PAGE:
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Holy Ghost Hypocrisy

[This appeared first at The Jagged Word on January 5.]

There are more prominent hucksters in American religion, but perhaps none as honest as Marjoe Gortner. “Charlatan” is a word custom-made for him. I’m not sure why I hadn’t come across the 1972 Academy Award-winning documentary Marjoe before I found it on Sundance Now (you can also see the full film on YouTube here). After watching it, I was all the more surprised I hadn’t seen it—until I found this fascinating interview with the director, Sarah Kernochan, who says it was all but lost until 2002, when she came across an original negative of the film. (Another essay by her is here [although her misspelling of “Pentecostal” and her facile connections make me grimace].) Even so, maybe because he was before my time, I’d never even heard of Hugh Marjoe Ross Gortner.

Marjoe is the real-life Elmer Gantry, though perhaps more restrained in his pursuit of the pleasures of the flesh. He’s the embodiment of everything skeptics assume to be true about old-time-relijun, revivalistic, faith-healing Pentecostalism. And he is, in the most literal sense, a hypocrite.

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The Inexplicability of Evil

[This appeared first at The Jagged Word on December 29.]

There are only so many explanations for evil that can be given. Think of every single thriller/murder/crime book, show, or film you’ve ever read or seen. I don’t care how long it takes to get to the answer or how many twists there are before the detective solves the crime, you can count the number of motives on one hand.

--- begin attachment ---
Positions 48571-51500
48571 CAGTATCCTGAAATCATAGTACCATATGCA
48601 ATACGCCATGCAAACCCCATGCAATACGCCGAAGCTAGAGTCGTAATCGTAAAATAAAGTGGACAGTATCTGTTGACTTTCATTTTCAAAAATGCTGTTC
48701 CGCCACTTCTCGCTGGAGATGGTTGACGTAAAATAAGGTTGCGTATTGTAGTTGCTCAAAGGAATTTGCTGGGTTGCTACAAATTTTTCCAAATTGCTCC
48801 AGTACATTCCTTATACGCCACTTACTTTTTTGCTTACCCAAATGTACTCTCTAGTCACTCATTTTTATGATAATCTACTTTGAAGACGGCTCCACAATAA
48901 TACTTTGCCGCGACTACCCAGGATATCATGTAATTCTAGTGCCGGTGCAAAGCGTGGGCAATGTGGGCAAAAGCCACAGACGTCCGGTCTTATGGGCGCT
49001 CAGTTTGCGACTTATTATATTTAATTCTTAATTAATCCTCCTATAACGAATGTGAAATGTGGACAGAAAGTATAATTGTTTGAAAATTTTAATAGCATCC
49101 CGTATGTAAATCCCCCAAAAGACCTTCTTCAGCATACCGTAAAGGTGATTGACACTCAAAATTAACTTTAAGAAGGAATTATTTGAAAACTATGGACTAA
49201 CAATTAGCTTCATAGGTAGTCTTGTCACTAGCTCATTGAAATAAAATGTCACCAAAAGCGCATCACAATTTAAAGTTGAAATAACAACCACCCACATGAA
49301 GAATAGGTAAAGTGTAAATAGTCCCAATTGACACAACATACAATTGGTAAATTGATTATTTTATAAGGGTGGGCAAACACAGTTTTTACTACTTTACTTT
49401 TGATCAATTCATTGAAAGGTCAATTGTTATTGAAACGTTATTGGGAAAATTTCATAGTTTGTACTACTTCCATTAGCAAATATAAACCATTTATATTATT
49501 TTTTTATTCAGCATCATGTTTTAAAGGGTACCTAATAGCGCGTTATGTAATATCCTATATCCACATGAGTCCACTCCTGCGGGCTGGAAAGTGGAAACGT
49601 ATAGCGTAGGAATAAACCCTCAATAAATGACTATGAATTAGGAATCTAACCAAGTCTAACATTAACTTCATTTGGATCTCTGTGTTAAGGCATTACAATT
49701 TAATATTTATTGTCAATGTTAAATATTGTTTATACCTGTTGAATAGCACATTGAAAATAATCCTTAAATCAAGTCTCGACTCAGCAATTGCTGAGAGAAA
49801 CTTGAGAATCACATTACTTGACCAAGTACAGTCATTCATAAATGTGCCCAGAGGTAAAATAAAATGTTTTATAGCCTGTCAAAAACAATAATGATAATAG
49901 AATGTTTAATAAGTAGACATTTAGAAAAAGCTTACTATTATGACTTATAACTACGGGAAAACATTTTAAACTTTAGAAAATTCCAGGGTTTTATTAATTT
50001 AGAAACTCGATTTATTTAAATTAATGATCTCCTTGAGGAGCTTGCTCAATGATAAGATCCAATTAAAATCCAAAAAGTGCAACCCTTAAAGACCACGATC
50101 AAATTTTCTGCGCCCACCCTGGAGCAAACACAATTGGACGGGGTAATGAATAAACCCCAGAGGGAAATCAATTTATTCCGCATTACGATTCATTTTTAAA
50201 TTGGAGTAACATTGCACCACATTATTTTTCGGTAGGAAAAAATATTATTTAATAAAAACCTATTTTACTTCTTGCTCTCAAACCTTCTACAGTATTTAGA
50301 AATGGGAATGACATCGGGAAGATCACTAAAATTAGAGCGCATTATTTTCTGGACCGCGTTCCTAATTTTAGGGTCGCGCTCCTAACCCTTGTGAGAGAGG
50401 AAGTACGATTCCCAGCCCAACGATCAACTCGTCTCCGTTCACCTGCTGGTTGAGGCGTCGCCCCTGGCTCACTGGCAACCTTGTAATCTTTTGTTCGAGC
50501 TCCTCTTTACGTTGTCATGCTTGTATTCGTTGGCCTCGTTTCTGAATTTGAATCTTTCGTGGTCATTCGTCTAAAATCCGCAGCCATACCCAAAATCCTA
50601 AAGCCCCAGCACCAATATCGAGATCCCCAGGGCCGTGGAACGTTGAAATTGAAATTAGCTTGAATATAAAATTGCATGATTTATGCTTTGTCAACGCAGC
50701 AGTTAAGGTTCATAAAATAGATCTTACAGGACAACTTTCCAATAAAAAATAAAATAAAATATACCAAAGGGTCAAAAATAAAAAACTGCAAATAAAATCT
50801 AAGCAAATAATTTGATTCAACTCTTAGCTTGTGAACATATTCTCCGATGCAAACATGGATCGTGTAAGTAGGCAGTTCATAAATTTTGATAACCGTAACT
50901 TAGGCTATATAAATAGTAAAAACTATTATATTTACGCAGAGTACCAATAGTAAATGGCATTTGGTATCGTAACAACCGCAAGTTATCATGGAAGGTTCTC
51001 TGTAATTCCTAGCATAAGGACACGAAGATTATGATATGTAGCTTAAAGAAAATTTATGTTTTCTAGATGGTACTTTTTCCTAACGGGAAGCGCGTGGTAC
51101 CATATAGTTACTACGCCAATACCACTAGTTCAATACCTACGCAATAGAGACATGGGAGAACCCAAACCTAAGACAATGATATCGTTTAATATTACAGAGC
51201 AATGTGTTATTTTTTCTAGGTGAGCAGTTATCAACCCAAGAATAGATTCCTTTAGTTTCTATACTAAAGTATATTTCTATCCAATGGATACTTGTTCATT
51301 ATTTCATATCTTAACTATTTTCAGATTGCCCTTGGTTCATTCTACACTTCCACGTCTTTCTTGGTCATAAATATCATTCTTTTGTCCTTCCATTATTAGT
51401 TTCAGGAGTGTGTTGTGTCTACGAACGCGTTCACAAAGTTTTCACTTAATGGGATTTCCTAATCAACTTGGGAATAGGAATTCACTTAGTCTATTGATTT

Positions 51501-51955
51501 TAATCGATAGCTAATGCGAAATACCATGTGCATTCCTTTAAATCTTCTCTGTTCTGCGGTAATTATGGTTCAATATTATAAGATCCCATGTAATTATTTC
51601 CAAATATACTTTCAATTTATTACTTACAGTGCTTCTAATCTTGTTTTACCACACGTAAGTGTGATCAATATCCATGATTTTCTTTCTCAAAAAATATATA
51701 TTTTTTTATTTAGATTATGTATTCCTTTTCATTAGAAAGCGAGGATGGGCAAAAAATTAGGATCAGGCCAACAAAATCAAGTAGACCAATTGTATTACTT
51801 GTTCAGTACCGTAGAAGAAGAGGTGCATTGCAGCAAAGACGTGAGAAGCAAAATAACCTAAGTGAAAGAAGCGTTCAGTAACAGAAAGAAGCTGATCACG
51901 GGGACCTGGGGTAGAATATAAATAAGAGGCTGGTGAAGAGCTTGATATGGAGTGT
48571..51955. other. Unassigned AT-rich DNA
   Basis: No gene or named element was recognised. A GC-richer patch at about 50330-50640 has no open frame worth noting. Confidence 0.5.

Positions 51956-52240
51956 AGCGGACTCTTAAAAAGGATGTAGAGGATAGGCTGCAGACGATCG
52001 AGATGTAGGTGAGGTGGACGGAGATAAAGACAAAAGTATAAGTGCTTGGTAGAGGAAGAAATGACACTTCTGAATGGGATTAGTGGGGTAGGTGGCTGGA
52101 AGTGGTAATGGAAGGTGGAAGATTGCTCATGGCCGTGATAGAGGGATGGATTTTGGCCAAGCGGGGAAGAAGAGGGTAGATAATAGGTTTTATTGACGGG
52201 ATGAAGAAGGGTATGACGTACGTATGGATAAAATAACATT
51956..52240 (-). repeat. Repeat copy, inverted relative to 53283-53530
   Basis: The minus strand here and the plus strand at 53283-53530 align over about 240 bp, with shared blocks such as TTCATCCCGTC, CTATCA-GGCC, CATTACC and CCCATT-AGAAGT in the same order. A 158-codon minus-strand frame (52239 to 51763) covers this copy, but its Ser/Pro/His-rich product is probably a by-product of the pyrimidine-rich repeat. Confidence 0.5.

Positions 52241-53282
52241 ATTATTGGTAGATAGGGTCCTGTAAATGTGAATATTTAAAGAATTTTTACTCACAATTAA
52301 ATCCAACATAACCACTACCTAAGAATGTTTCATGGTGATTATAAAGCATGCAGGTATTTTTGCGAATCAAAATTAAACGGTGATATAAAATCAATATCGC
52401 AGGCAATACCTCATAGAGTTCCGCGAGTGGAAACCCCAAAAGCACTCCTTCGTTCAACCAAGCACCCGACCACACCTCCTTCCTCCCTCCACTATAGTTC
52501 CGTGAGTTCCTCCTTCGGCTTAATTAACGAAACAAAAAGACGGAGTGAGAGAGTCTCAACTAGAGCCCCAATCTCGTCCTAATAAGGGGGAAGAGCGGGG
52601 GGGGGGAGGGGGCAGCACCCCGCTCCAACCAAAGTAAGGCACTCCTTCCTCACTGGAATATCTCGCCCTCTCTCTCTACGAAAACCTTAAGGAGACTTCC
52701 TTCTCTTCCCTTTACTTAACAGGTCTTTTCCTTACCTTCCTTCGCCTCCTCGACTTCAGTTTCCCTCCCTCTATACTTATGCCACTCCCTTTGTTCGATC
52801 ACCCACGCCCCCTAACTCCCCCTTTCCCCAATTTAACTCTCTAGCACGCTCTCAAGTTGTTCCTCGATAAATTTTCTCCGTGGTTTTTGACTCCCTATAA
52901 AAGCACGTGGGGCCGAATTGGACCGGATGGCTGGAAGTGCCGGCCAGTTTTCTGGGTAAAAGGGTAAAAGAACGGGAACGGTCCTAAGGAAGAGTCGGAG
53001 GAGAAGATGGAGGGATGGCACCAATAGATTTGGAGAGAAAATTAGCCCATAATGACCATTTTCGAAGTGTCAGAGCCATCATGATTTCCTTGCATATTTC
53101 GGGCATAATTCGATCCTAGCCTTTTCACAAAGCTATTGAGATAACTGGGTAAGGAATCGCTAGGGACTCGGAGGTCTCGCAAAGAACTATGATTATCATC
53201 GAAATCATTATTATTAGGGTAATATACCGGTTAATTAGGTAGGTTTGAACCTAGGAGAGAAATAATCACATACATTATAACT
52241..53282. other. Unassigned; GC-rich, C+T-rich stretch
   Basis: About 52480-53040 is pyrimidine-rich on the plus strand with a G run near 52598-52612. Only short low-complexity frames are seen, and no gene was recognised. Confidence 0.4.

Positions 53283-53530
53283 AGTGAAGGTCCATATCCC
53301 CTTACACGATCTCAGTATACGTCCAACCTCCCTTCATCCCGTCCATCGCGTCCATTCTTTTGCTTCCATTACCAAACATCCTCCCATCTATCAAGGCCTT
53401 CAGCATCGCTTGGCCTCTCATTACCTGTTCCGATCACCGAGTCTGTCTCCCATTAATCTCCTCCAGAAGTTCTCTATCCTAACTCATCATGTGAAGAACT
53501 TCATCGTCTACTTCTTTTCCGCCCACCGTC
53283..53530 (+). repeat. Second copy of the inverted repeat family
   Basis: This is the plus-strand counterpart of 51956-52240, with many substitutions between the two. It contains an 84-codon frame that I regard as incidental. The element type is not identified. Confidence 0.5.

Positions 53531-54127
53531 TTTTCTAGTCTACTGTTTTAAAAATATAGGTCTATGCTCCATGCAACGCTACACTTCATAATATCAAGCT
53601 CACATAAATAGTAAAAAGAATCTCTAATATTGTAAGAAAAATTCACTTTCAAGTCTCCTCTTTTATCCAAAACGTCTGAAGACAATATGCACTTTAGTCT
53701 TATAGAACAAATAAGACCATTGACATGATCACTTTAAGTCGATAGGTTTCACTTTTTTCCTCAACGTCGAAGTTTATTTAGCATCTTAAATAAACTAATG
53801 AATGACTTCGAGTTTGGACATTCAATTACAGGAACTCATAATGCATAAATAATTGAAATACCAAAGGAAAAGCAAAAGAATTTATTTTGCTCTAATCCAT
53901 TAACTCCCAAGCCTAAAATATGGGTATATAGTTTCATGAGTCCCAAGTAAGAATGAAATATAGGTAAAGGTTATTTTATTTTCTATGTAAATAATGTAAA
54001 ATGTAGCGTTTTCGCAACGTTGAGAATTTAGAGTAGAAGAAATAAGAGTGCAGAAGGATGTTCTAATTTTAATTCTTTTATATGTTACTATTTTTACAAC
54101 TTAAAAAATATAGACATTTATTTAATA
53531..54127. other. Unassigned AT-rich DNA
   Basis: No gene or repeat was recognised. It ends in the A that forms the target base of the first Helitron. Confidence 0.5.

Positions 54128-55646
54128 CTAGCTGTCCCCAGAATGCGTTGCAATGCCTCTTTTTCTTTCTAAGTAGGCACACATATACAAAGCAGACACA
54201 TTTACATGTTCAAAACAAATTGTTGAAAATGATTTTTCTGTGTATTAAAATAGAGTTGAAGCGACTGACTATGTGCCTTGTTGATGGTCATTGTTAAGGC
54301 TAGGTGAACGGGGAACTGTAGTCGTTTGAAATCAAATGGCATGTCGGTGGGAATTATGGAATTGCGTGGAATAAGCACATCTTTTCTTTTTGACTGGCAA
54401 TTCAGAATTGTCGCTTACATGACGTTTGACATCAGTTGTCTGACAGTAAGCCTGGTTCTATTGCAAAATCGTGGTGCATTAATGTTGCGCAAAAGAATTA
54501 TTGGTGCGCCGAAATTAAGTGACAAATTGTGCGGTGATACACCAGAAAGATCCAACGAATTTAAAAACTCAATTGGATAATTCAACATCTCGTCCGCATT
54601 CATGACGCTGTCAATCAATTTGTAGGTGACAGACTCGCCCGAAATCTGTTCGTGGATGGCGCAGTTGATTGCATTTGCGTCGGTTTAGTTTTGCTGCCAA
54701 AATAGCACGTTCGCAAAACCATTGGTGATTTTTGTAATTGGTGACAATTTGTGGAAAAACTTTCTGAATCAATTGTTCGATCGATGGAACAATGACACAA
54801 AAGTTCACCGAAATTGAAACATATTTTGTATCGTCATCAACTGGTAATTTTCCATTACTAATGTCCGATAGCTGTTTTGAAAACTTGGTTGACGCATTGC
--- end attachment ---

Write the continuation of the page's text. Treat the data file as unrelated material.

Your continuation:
We tend to think sin is exotic and dangerous, walking the razor’s edge of excitement. In reality, sin is as banal as it gets. It’s murder, sexual immorality, or greed. Try to come up with something else. On these three, the entire breaking of the Law seems to hang.

In order to tell a story that people will read or watch—that is, in order to make money—there has to be a solution. We don’t like leaving the theater or a book without having our questions answered. It’s easy in fiction to bring the story to a satisfactory conclusion. And because we are so used to having neatly concluded stories in fiction, we can’t help but seek answers to our questions when evil confronts us in real life. We ask why, and we expect there to be an answer, even if it doesn’t seem apparent at the outset.

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Nostalgia Ain’t What It Used To Be

[This appeared first at The Jagged Word on December 22.]